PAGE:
Laws, Regulations & Annotations
Property Taxes Law Guide – Revision 2017
Revenue and Taxation Code
Part 2. Assessment
Chapter 3. Assessment Generally
Article 4. Property Escaping Assessment
531.4. Escaped business property; inaccurate statement or report. When an assessee files with the assessor a property statement or report on a form prescribed by the board with respect to property held or used in a profession, trade or business and the statement fails to report any taxable tangible property accurately, regardless of whether this information is available to the assessee, to the extent that this failure causes the assessor not to assess the property or to assess it at a lower valuation than he would enter on the roll if the property had been reported to him accurately, that portion of the property which is not reported accurately, in whole or in part, shall be assessed as required by law. If the failure to report the property accurately is willful or fraudulent, the penalty and interest provided in Sections 504 and 506 shall be added to the additional assessment; otherwise only the interest provided in Section 506 shall be added.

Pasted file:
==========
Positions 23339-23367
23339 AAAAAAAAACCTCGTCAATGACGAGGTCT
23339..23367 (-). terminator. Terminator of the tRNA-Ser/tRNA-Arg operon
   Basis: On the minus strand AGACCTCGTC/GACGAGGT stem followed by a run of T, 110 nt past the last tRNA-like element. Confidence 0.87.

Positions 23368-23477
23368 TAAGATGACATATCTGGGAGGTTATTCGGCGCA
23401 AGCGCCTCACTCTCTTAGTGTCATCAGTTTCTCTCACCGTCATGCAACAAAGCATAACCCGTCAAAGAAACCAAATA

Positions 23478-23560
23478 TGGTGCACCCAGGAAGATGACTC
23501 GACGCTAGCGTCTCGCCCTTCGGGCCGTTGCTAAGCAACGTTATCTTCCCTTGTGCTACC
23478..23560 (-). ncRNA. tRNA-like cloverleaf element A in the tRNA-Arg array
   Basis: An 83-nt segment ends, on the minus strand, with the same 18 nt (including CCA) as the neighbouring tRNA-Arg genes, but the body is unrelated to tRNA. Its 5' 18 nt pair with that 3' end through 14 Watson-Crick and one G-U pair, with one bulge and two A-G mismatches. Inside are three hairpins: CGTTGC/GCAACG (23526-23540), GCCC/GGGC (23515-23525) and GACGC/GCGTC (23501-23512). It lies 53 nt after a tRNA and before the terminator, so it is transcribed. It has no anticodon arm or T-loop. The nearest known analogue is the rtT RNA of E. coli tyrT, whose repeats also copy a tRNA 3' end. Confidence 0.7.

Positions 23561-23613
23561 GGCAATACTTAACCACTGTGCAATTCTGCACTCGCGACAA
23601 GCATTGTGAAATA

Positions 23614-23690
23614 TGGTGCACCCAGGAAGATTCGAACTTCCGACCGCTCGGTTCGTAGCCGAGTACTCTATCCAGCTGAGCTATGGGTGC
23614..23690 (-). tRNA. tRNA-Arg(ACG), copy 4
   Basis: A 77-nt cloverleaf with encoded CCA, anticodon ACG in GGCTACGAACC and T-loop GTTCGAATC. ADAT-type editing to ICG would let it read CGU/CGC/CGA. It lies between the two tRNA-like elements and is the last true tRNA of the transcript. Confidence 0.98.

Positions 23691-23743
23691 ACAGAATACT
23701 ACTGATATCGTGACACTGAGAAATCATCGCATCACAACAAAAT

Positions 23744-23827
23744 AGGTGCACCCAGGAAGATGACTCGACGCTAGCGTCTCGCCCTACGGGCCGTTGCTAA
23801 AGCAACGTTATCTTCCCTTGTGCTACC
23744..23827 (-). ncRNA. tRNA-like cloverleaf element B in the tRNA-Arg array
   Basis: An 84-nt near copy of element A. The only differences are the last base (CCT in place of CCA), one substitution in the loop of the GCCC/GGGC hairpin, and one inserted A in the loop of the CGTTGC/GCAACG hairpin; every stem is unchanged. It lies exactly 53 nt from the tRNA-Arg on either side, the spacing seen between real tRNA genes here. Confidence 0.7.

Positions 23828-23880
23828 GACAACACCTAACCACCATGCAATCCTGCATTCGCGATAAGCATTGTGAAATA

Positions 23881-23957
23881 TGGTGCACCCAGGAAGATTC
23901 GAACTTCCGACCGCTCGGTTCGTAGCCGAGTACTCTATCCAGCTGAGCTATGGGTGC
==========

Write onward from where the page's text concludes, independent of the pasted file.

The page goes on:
History.—Added by Stats. 1969, p. 3164, in effect November 10, 1969.
Construction.—The word "shall" in this section must be construed as mandatory so that mandamus will lie to compel immediate performance of the assessor's duty in order to avoid loss due to the running of the statute of limitations. Knoff v. San Francisco, 1 Cal.App.3d 184.
Right to recover accrues on lien date.—The right to recover taxes on business inventories escaping assessment as a result of inaccuracies in the taxpayer's property statements accrued on the lien date of the fiscal year in which the escape occurred and the law as it then existed must govern the assessment. The statutory scheme for escape assessments embodies the principle that the right to taxes on escape property accrues on the lien date, not on the date of entry on the tax roll. California Computer Products, Inc. v. Orange County, 107 Cal.App.3d 731; General Dynamics Corporation v. San Diego County, 108 Cal.App.3d 132.